Andrew Ladd

 

Late last February Chicago and Carolina swapped talented and underachieving forwards in Tuomo Ruutu and Andrew Ladd. Ruutu was drafted ninth overall in 2001, while Ladd went even higher at fourth in 2006. Both came into the league with a lot of expectations and on the whole both failed to deliver. This trade did not register anything more than a minor blip in the fantasy hockey world, but it should have.
 


In 2003-2004 Ruutu played all 82 games and potted 44 points, but besides that stretch of health his time in Chicago was plagued with injuries. He plays a physical, reckless style so the fact that he missed so many games did not really surprise anyone. His offensive game began to stagnate in Chicago and the Hawks wanted to take things a different direction when they decided to put him on the block. In Carolina, the Hurricanes were becoming impatient with Ladd’s inability to produce anything offensively, as he failed to break his 11 goal output from 2006-2007. This deal seemed like a natural one; both teams and both players were looking for a fresh start from their respective situations.

And now for a closer analysis:

Prior to the trade (which occurred at the end of February, 2008), Ladd was having a brutal season in Carolina. Before the All-Star break (the first 30 games of the season), he registered only five goals and eight total points. However, things began to turn around for him, even before the trade. Prior to being dealt, he finished his career as a Hurricane with four goals and 10 points in the 13 games between the All-Star break and the trade.

After being dealt, Ladd put up 12 points in the final 20 games of the season as a Blackhawk. His ice-time jumped from 11 minutes a night to 15. He has not missed a beat with that progression this season, as he is currently on pace for over 50 points, and already has eight goals, just three shy of his previous season-high. He is also on pace for close to 200 shots on goal, and is benefiting from chemistry with Dave Bolland and the surprisingly-healthy Martin Havlat. Ladd is a big guy and just needed some time to get going. The trade helped him develop at a faster rate, but it looks like he was on his way to improving his offensive game before leaving Carolina.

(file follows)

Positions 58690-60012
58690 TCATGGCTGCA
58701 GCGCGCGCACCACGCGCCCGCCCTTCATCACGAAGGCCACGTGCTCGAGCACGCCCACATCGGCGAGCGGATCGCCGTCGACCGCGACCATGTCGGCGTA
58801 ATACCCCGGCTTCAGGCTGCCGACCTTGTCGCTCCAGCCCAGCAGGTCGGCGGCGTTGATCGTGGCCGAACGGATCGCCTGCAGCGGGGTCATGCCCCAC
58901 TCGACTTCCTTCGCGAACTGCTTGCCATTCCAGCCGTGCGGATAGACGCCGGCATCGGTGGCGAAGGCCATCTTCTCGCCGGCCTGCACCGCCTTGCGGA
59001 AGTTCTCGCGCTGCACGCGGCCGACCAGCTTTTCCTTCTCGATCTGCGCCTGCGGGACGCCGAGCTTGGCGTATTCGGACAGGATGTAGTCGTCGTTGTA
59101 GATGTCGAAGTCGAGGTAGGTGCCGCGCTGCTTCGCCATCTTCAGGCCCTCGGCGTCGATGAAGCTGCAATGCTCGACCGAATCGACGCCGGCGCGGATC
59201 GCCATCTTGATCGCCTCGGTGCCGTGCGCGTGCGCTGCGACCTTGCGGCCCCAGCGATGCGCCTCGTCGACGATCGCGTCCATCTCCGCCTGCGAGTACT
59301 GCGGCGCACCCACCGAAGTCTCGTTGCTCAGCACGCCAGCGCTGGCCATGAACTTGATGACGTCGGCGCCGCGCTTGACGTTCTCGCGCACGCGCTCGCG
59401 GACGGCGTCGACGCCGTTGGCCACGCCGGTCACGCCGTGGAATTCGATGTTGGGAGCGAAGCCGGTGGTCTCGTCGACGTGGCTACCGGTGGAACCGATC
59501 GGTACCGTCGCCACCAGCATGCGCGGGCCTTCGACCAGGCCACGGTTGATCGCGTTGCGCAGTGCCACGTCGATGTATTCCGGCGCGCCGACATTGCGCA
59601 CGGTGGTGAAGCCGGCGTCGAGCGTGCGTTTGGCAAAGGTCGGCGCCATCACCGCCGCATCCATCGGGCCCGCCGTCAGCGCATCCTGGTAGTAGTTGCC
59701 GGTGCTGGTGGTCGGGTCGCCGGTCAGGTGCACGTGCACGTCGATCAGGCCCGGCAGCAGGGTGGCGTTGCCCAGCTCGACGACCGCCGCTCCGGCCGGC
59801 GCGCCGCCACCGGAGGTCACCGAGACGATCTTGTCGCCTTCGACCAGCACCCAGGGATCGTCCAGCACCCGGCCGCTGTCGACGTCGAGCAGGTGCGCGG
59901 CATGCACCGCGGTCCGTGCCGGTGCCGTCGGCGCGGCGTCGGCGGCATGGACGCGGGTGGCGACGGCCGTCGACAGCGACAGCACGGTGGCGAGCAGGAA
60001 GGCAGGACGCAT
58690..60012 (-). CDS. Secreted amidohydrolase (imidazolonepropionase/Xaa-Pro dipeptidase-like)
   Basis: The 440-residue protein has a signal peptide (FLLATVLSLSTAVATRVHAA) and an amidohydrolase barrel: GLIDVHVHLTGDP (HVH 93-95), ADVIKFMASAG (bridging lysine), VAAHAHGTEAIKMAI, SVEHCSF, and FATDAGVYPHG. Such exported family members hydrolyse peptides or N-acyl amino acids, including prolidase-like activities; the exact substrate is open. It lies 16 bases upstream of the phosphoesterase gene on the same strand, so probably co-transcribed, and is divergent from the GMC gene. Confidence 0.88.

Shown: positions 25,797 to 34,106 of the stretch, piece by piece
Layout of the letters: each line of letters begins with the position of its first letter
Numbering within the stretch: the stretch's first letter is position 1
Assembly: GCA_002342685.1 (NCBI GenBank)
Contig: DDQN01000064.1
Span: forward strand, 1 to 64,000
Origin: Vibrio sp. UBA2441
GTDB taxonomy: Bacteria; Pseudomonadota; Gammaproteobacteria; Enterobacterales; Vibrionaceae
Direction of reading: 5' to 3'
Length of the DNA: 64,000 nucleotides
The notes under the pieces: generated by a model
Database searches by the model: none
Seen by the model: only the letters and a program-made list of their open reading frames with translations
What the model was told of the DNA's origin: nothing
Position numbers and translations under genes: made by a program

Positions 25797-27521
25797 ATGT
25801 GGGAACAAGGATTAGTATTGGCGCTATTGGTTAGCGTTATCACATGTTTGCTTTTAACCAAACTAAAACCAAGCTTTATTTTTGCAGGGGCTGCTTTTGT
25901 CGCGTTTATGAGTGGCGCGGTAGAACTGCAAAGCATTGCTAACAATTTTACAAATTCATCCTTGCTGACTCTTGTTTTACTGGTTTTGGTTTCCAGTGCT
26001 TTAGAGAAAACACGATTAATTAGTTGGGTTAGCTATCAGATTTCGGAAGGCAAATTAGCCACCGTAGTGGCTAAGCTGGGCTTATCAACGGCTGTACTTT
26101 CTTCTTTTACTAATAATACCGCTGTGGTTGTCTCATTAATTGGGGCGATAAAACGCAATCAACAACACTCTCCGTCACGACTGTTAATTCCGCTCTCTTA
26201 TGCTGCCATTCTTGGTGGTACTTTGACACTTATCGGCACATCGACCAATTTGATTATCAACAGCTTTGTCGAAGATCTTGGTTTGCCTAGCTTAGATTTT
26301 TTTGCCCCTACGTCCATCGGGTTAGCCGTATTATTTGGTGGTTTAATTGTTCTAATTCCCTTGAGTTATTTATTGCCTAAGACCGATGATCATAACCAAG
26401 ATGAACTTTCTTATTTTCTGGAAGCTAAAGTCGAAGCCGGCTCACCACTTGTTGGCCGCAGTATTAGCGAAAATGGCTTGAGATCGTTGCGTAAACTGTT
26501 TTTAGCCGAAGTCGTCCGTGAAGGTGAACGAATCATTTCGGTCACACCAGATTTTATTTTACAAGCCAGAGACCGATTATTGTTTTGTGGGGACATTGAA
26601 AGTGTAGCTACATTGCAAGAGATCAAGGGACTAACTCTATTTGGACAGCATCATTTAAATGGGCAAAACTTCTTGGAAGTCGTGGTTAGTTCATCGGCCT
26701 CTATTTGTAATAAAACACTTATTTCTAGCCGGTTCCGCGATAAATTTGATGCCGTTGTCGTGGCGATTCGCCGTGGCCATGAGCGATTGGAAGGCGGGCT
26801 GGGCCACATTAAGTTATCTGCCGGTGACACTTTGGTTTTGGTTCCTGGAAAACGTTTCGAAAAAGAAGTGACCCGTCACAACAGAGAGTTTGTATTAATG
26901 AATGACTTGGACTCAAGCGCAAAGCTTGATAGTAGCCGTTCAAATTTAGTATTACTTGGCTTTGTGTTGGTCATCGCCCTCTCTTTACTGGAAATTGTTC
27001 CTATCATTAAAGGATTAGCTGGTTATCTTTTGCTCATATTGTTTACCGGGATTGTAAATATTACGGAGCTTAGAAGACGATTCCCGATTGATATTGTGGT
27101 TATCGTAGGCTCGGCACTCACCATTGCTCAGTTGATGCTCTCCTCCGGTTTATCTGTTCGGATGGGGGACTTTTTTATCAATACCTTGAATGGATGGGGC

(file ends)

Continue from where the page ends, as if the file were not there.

Ruutu was also struggling last season with Chicago. Before the trade, he had a measly 21 points in 60 games with Chicago, and was playing close to 15 minutes a night. After the trade, he was given an opportunity to see some regular power-play time, and his production jumped. As a Hurricane, he put up 11 points in 17 games after the trade, and his ice-time rose from just over 15 minutes a night to 17. This season he is on pace for over 20 goals and close to 50 points, and is playing over 18 minutes a game.

It is rare to see such a mutually beneficial deal in the cap era, as player-for-player trades are become increasingly rare. In the long run Ladd is the better of the two to own fantasy-wise, as he is younger, has more offensive upside, and is in a better situation. But both players have rejuvenated their careers, and fantasy values.

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